ELKINS –As he prepares to join Gov. Jim Justice’s cabinet in Charleston, Mark Scott is thanking local citizens and officials for helping him achieve major accomplishments during his time on the Randolph County Commission.
Scott, who was initially elected to the commission in 2016, has submitted his resignation effective Oct. 31. He will begin his duties as Justice’s Secretary of Administration on Nov. 1.
“When I get (to Charleston), I’m going to start working on first building relationships,” Scott told The Inter-Mountain this week. “That’s what happened when I came here (to the county commission). I came here and the first thing I did was meet with every elected official. They didn’t know me, they knew of me, and we began to build relationships.
“It happened like this: ‘How can I help you?’ And as I began to try to help them, they in turn began to try to help me. So we built a very cohesive working relationship with all the elected officials. We’ve got good morale in the courthouse, and I feel like I’m leaving it in as good a place or maybe a better place than I found it.”
Scott said one of the major accomplishments the commission has made during his time in office is renovating the courthouse complex.
“We had a lot of things that needed to be fixed. We had boilers that needed to be replaced, we had maintenance contracts that needed to be revamped, we had voting machines that needed to be replaced,” he said. “The thing about being a county commissioner — one day you can be voting on replacing a broken toilet, and literally later that day be voting on a $29 million sewer project. It’s that diverse.
“That’s what I love about the job. Not one day is the same. I walk in this door and there’s new challenges every single day. That’s what I love and that’s why I think I’m going to be well-suited to this new position.
“Minor tweaks that we did here made all the difference. And I think it’ll be the same way in Charleston,” he said. “Sometimes a minor tweak makes all the difference in the world.”
Scott is also proud of the fiscal responsibility the commission has shown in recent years.
“When I came on the commission, we were taking in less money than we were spending,” he said. “The first year I was here it was about $700,000 more then we were spending. The second year it was a little over a million dollars. So I became County Commission President in the middle of the 2019 fiscal year, and we ended that year with a deficit of just $148,000. So we had a pretty quick turnaround.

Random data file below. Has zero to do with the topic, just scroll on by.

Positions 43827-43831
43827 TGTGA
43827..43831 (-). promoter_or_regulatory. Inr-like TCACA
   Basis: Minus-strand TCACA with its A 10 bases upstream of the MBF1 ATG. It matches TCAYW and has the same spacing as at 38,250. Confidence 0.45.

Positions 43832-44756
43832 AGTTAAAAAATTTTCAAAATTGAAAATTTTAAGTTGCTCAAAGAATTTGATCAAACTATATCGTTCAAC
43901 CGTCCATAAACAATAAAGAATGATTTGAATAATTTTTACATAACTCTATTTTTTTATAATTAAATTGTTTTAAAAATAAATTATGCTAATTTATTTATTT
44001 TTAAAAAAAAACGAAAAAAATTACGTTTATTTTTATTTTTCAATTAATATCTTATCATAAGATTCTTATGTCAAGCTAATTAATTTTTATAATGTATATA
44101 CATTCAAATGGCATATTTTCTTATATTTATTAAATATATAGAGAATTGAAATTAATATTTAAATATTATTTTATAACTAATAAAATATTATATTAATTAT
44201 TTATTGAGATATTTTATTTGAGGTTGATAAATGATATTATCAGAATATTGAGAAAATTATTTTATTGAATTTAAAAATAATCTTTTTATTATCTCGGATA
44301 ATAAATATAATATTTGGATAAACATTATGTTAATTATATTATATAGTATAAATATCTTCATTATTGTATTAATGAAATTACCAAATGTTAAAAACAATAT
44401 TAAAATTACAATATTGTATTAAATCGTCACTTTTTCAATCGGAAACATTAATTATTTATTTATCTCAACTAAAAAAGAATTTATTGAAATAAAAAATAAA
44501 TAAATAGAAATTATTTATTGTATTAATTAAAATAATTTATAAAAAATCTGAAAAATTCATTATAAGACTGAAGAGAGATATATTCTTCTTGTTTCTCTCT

“We cut more from courthouse and county commission, which are our departments, then from any other department in the county. We looked and we said, ‘There’s fat here that needs to be trimmed.’ We set the example. I can tell you, had we not, we wouldn’t have had that willingness. What we began to see was more synergy in the budget process.
“Now we’re seeing the back end result of it, where we’re able to do more funding to law enforcement,” he said. “In most counties you see they have a very difficult time funding those departments, because they’re so expensive. So being able to save money on this end allows us to invest on the other end.”
In 2017, Randolph County had a $695,329 deficit after expenditures, which rose in 2018 to $1,011,971.
In 2019, the deficit shrunk to $148,190, and in 2020, the county saw a surplus of $31,210.
When the 2021 fiscal year ended, the county had a surplus of $1,685,532, through Scott pointed out that some of that surplus is the result of COVID-related funding from the federal and state governments.
Among the county commission accomplishments Scott is most proud of, in 2017, the commission launched the new Harman Station 3, and approved the lease for a Rich Mountain 911 tower. In November of that year, he was honored as the local public official of the year by Main Street, a document signed by Justice.
In 2019, the commission passed the county Unsafe Buildings and Lands Ordinance in August, and opened the new 911/Office of Emergency Management Center in September.
In 2020, the commission passed the Randolph County Dog/Cat Ordinance in August, and acquired property for a county swimming pool/splash pad in September.
This year, the commission formed the county E911 Board and finalized the engineering design for the pool/splash pad project. The county has facilitated the cleanup of nearly 50 properties during the first year of enforcement of the Unsafe Buildings and Land Ordinance.
Scott said he is excited to begin his new job.
“The governor has done a tremendous job with the economy,” Scott said. “He’s done a tremendous job with this pandemic, under very trying circumstances. I’m impressed with the way he’s handled it.
“My job, as a secretary, is to make sure that his vision is carried out through my department. What I’m going to be very careful of is to make sure that I understand exactly what they want of us, and then do my very best to follow through with that vision.”
Scott stressed he is not saying goodbye to the local area for good.
“We’ll keep our house here. I love Randolph County,” he said. “This is where I raised my family, my two girls. I know everybody here, everybody knows me. This is home. So we’re not planning on going anywhere longterm.”